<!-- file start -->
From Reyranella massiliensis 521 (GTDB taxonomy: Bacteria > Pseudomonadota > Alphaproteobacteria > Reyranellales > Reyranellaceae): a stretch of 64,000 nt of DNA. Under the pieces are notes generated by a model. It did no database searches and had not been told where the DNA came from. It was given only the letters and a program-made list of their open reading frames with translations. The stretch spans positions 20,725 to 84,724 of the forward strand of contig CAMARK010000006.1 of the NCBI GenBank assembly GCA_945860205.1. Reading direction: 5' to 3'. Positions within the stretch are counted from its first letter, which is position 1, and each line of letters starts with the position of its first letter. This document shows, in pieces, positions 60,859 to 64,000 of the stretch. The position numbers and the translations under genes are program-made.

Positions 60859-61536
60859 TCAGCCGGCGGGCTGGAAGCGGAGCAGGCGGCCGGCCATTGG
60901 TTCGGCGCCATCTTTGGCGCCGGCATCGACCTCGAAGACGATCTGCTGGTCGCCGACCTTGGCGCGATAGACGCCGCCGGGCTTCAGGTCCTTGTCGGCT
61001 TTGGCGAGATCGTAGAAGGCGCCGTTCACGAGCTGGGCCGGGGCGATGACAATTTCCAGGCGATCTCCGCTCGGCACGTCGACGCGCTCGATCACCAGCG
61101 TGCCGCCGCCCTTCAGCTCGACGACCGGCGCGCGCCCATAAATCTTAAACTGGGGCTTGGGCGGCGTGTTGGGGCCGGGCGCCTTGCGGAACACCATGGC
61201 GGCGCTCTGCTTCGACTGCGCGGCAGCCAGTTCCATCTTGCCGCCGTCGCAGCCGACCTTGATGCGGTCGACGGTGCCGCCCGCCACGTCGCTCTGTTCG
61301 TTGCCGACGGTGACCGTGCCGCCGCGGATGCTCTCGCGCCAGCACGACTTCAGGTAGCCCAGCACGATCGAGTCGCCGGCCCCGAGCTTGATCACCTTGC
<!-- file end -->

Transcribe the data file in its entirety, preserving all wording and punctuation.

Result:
From Reyranella massiliensis 521 (GTDB taxonomy: Bacteria > Pseudomonadota > Alphaproteobacteria > Reyranellales > Reyranellaceae): a stretch of 64,000 nt of DNA. Under the pieces are notes generated by a model. It did no database searches and had not been told where the DNA came from. It was given only the letters and a program-made list of their open reading frames with translations. The stretch spans positions 20,725 to 84,724 of the forward strand of contig CAMARK010000006.1 of the NCBI GenBank assembly GCA_945860205.1. Reading direction: 5' to 3'. Positions within the stretch are counted from its first letter, which is position 1, and each line of letters starts with the position of its first letter. This document shows, in pieces, positions 60,859 to 64,000 of the stretch. The position numbers and the translations under genes are program-made.

Positions 60859-61536
60859 TCAGCCGGCGGGCTGGAAGCGGAGCAGGCGGCCGGCCATTGG
60901 TTCGGCGCCATCTTTGGCGCCGGCATCGACCTCGAAGACGATCTGCTGGTCGCCGACCTTGGCGCGATAGACGCCGCCGGGCTTCAGGTCCTTGTCGGCT
61001 TTGGCGAGATCGTAGAAGGCGCCGTTCACGAGCTGGGCCGGGGCGATGACAATTTCCAGGCGATCTCCGCTCGGCACGTCGACGCGCTCGATCACCAGCG
61101 TGCCGCCGCCCTTCAGCTCGACGACCGGCGCGCGCCCATAAATCTTAAACTGGGGCTTGGGCGGCGTGTTGGGGCCGGGCGCCTTGCGGAACACCATGGC
61201 GGCGCTCTGCTTCGACTGCGCGGCAGCCAGTTCCATCTTGCCGCCGTCGCAGCCGACCTTGATGCGGTCGACGGTGCCGCCCGCCACGTCGCTCTGTTCG
61301 TTGCCGACGGTGACCGTGCCGCCGCGGATGCTCTCGCGCCAGCACGACTTCAGGTAGCCCAGCACGATCGAGTCGCCGGCCCCGAGCTTGATCACCTTGC